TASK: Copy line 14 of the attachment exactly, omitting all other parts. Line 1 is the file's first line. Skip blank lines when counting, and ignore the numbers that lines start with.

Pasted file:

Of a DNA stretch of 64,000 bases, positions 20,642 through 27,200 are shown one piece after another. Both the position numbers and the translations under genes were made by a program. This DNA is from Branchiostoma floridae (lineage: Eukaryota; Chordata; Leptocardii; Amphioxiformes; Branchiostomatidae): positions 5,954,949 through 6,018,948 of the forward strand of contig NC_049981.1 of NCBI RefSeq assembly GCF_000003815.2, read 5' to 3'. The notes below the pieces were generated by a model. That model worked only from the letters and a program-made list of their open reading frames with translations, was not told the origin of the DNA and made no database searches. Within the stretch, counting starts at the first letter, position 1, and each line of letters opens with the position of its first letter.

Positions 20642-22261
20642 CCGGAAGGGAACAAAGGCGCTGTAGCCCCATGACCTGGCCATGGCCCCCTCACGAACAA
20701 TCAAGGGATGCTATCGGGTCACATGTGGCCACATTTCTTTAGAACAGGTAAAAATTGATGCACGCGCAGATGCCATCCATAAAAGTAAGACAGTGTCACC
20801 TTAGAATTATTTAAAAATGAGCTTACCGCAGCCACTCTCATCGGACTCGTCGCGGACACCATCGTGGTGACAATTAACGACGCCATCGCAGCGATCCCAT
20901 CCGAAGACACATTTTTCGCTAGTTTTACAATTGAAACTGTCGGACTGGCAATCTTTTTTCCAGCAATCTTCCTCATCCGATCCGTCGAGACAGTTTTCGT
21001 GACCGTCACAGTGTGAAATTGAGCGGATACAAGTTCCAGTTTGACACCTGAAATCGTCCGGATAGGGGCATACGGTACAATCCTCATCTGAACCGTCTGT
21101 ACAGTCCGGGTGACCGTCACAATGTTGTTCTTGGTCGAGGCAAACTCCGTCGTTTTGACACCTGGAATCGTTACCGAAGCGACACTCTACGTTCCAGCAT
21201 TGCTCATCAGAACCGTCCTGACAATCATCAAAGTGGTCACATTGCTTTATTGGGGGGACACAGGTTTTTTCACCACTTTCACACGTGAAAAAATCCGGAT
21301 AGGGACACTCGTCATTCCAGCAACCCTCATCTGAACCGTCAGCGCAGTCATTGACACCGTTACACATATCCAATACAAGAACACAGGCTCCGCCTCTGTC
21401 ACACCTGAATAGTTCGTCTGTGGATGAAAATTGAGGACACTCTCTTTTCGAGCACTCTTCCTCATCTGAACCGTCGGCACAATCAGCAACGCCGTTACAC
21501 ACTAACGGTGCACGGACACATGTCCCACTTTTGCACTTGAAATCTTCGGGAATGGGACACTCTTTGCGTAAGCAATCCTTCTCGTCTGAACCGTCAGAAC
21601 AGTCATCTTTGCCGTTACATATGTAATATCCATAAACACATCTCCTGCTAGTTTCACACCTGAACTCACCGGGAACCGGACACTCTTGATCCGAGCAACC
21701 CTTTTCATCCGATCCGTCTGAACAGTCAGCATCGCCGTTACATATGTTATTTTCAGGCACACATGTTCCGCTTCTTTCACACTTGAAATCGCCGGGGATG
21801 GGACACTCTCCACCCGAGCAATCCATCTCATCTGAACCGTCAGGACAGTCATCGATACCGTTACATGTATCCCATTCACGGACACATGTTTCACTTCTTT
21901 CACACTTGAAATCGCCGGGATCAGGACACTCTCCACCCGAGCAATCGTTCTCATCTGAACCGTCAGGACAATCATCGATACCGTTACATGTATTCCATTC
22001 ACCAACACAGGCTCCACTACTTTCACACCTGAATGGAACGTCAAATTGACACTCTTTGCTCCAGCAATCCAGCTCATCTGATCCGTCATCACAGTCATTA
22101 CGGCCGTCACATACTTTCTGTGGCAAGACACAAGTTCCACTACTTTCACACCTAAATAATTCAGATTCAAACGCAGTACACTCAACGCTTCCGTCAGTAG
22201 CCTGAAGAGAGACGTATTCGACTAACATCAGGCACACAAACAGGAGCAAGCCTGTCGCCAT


21701 CTTTTCATCCGATCCGTCTGAACAGTCAGCATCGCCGTTACATATGTTATTTTCAGGCACACATGTTCCGCTTCTTTCACACTTGAAATCGCCGGGGATG